National Consumers League

Observing World Food Safety Day: Food safety, foodborne illnesses, and the pandemic.

By Nailah John, Linda Golodner Food Safety and Nutrition Fellow

Happy World Food Safety Day! June 7 is a special day designated by the United Nations to draw global attention to the health consequences of contaminated food and water.

The concept of food safety encompasses all practices that are used to keep our food safe and relies on the joint efforts of everyone involved in our food supply. “Everyone” refers to all actors in the food chain, farmers, manufacturers, wholesalers, retailers, restaurants, caterers, and many more. Laws and regulations are in place to reduce the risk of contamination under the Food Safety Modernization Act, which is transforming the nation’s food safety system by shifting the focus from responding to foodborne illness to preventing it.

In the United States, the Centers for Disease Control and Prevention CDC estimates that each year 48 million people get sick from a foodborne illness, 128,000 are hospitalized, and 3,000 die. There are more than 250 types of foodborne diseases, caused by bacteria, viruses, and parasites. Some common foodborne illnesses that are found in our country include:

Norovirus: a contagious virus that causes vomiting and diarrhea. You can get norovirus from:

  • Direct contact with an infected person
  • Consuming contaminated food or water
  • Touching contaminated surfaces, then putting unwashed hands in your mouth

Salmonella: lives in the intestines of people and animals. can come from infection from a variety of sources, including:

  • Eating contaminated food or drinking contaminated water
  • Touching infected animals, their feces, or their environment.
  • The bacteria cause about 1.35 million infections, 26,500 hospitalizations, and 240 deaths in the United States every year.

Clostridium perfringens: a spore-forming bacterium that is found in the environment as well as in the intestines of humans and animals. It is also commonly found in raw meat and poultry, beef, poultry, gravies and dried of pre-cooked foods

  • Infections often occur when foods are prepared in large quantities and kept warm for a long time before serving. Outbreaks often happen in institutions, such as hospitals, school cafeterias, prisons, and nursing homes, or at events with catered food.

Campylobacter: the most common bacterial cause of diarrheal illness in the United States.

  • Causes 1.5 million illnesses each year.
  • caused by eating raw or undercooked poultry or consuming something that has come into contact with raw or undercooked poultry, seafood and untreated drinking water.

Staphylococcus (Staph): a gastrointestinal illness caused by eating foods contaminated with these toxins.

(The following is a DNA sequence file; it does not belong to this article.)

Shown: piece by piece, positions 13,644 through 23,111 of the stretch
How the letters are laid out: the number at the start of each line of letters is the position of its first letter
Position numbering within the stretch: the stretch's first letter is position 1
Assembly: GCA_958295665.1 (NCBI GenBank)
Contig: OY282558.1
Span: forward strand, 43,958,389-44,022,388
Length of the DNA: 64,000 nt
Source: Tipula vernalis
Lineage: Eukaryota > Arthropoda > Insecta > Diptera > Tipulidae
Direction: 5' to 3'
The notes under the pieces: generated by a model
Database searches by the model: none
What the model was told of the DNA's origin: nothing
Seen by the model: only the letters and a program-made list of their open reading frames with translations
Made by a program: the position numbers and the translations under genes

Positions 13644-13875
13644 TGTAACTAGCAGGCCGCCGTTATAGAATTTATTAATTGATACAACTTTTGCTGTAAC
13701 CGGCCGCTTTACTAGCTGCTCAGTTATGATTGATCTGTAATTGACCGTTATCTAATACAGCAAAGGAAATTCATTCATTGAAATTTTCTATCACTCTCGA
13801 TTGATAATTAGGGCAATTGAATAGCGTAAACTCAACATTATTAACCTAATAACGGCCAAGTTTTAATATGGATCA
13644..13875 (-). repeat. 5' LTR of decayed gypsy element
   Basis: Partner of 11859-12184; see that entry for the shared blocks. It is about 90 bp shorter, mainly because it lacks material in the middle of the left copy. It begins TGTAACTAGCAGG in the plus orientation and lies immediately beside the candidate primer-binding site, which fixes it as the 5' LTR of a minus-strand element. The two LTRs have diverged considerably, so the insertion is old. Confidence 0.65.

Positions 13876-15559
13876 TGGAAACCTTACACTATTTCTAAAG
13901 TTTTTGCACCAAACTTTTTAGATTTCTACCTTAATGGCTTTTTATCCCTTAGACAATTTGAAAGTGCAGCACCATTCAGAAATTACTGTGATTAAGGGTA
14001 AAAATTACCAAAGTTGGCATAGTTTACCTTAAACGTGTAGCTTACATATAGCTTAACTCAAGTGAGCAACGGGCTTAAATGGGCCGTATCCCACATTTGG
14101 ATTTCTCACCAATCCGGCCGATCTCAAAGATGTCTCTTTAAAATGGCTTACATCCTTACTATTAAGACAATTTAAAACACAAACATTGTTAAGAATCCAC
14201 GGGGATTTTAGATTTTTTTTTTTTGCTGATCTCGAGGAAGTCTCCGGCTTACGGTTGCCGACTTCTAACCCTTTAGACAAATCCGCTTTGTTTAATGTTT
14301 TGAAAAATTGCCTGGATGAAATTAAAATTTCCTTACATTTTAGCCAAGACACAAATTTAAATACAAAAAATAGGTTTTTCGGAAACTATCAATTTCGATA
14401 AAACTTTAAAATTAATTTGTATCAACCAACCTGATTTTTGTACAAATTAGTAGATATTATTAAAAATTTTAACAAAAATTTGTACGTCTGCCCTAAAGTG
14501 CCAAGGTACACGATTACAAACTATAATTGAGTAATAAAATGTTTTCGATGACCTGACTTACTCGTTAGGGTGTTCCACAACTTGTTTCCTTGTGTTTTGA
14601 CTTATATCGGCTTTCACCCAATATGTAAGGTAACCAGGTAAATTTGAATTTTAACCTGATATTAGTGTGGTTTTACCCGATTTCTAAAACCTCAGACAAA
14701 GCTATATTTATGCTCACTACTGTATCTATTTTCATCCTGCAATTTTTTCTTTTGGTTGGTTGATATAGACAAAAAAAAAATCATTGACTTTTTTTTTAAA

• symptoms include sudden nausea, vomiting and stomach cramps, diarrhea.
  • Not washing hands if food is contaminated with Staph, the bacteria can multiply in the food
  • Foods that are not cooked after handling, such as sliced meats, puddings, pastries and sandwiches are especially risky if contaminated with Staph.

As we note efforts worldwide to ensure that our human food supply is safe, we would be remiss in 2020 if we did not note the increased food safety concerns during the COVID-19 pandemic.

According to the CDC, there is currently no evidence to support transmission of COVID associated with food. It is important that consumers wash hands with soap and water for 20 seconds when handling food. The CDC highlights that, because of poor survivability of these coronaviruses on many surfaces, there is likely low risk of spread from food products or packaging. The CDC also reinforces the need to avoid cross-contamination of foods in preparing food safely by keeping raw meat separate from other foods, cooking meat to the recommended temperature, which kills harmful bacteria and ensuring that perishable foods are refrigerated.

It is also important to always rinse fresh fruits and vegetables under running water, including melons and other produce with skins and rinds. Scrub the produce firmly with a clean brush, also remember to clean the lids of canned goods before opening them, says the FDA. Washing produce and cooking meats, fish, and poultry thoroughly is key during this pandemic, especially with so many people preparing their meals at home. Our message to consumers and restaurants and anyone who handles food: as we mark World Food Safety Day, follow these important food safety practices to help prevent foodborne illness and stay healthy and safe during these uncertain times.